To allow the prepared formulation to be stored on the shelf for longer periods of time, it is desirable to also add an oxygen inhibitor, which prevents slow premature polymerization caused by oxygen. These are typically employed in a range between 0 and 1%, preferably between 0.01 and 0.1%. Examples of typical oxygen inhibitors usable in the present invention include: methylhydroquinone, catechol, 4-t-butyl catechol, phenothiazine, and octadecyl 3-(3',5'-di-t-butyl-4'-hydroxyphenyl)propionate.
Finally, while the ingredients described above will produce a clear coating, it may be desirable in some situations to prepare a colored composition. Accordingly, it is possible to add pigments and dyes, if desired. They are typically incorporated by milling into the prepared formulation. Examples of such pigments and dyes include: white hiding pigments such as titanium dioxide, cyanine pigments such as copper phthalocyanine derivatives, other inorganic pigments such as carbon blacks, and solvent dyes such as azo chrome complexes. All of the above may be used alone or in mixtures.
While the coatings have been described as useful on steel blades, they may also be used as protective or decorative coatings on other substrates such as aluminum alloy, aluminum sheeting, tin metal, tin foil, brass, copper, silver, glass, and plastic. On each of these substrates, coatings can be produces which are hard, adherent, and produce no discoloration of the underlying substrate.
The following examples are given by way of illustration only and are not to be considered as limiting the scope of the invention.
120 grams (0.300 eq.) of a hydroxy-functional cyclic polysiloxane (*) is dissolved in 600 ml of anhydrous ethyl ether. To this is added 249.9g. (1.76 mole) glycidyl methacrylate. Then 48 ml (0.7 mole) of 85% orthophosphoric acid is added dropwis to the stirred solution and the mixture refluxed for 24 hours.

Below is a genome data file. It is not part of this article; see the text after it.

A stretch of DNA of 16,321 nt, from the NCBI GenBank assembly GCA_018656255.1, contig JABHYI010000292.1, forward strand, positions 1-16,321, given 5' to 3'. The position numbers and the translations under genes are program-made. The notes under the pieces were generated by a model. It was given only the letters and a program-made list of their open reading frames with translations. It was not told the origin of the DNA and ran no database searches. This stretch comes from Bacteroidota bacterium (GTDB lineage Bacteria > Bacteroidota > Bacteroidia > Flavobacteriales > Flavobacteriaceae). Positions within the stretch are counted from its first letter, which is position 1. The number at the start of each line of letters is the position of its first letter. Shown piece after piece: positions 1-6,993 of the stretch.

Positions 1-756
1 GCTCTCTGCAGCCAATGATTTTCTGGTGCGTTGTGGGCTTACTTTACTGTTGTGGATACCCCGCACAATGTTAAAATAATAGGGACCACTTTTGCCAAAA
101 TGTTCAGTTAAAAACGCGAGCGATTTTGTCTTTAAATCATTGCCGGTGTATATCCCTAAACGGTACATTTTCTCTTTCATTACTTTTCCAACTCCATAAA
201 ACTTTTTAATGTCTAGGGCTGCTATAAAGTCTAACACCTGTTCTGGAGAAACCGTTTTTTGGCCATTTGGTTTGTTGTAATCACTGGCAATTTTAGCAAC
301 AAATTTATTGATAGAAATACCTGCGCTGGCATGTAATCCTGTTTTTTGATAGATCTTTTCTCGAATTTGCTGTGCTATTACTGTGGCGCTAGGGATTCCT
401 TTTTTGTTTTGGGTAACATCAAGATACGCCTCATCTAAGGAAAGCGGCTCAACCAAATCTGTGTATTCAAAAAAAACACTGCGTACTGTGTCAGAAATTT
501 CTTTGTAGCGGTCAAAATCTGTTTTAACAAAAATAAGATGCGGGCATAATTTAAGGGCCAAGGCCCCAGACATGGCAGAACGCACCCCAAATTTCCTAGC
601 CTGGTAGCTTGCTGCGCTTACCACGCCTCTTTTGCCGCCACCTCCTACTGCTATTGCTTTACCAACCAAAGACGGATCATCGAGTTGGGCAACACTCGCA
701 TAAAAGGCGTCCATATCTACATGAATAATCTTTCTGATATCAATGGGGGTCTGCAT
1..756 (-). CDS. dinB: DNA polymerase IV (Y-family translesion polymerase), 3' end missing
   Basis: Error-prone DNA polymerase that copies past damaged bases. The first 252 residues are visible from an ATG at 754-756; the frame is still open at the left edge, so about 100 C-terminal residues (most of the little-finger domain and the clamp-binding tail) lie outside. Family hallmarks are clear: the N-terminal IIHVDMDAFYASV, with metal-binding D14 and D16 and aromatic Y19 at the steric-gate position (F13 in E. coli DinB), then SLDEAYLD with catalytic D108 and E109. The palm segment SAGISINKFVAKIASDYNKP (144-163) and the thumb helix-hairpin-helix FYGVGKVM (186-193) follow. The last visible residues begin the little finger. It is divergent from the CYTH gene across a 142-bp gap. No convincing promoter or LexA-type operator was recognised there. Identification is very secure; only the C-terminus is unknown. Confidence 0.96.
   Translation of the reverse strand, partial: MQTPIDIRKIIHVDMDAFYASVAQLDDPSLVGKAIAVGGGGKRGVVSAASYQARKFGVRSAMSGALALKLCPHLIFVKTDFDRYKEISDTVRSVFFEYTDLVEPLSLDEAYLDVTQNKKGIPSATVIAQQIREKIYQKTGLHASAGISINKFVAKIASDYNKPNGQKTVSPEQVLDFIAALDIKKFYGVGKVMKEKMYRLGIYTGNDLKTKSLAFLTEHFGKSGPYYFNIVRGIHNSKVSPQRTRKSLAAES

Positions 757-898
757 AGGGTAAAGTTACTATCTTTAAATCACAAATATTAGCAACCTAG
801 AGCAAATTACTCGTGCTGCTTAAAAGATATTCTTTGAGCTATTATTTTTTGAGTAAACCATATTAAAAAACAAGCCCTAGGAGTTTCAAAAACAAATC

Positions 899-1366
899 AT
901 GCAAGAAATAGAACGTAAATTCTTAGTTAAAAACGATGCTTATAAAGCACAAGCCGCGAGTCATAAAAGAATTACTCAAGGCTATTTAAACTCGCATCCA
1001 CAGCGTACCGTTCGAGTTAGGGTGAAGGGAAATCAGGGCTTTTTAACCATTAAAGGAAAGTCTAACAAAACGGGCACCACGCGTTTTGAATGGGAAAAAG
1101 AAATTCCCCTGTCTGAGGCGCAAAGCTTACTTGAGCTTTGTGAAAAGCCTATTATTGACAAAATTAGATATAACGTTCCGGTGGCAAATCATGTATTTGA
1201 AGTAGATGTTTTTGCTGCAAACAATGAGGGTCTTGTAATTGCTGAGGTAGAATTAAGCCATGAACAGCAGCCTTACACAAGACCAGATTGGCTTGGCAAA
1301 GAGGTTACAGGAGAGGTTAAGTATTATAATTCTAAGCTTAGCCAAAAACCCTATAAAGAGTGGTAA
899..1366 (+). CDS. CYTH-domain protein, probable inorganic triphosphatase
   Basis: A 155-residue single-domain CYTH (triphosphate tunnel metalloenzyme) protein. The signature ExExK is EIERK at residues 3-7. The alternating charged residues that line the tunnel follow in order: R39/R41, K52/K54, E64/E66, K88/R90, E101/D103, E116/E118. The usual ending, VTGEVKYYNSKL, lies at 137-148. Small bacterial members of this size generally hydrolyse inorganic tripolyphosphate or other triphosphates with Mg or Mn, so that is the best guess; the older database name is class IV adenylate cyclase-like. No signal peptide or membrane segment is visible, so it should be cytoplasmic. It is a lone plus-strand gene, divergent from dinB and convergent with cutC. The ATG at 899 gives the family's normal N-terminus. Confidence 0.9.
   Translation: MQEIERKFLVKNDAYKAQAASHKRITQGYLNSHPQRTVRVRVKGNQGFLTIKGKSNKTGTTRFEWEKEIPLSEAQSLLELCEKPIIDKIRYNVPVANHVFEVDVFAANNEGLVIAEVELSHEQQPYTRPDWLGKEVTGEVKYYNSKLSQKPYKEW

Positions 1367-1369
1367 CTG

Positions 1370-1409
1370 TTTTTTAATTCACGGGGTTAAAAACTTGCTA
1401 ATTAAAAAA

The ether solution is extracted with concentrated aqueous sodium chloride solution to a pH of between five and six as measured by pH paper, dried over sodium sulfate, and the ether distilled off.
______________________________________Hydroxy content, Dean Stark % Condensable 5.5 % Free 0.5Average Molecular Weight 1600Combining Weight 400Refractive Index 1.531 to 1.539Softening Point, Durran's Mercury Method, Degrees F. 200At 60% solids in xylene Specific gravity at 77° F. 1.075 Viscosity at 77° F. centipoises 33 Gardner-Holdt A-1______________________________________
One gram of isobutyl benzoin ether was dissoved in 25 grams of allyl acrylate. To this was added 75 grams of the prepolymer prepared in Part A. A trichloroethylene-degreased carbon steel blade was dipped into this formulation and immediately cured for one minute with a Hanovia 200 watt xenonmercury arc lamp focused at 20 cm with a 2.25 inch condensing lens. A continuous non-tacky film, which did not scratch with an 8H pencil was formed on the blade. To further test the coating, the blade was immersed in 40° C. trichlorothylene for 15 minutes and inspected for peeling and 8H pencil hardness. Finally, the blade was immersed in 40° C. soapy water for 15 minutes and again inspected for swelling, peeling, and 8H pencil hardness. The coating passed all of these tests and remained colorless and adherent even when heated to temperatures above 325° C.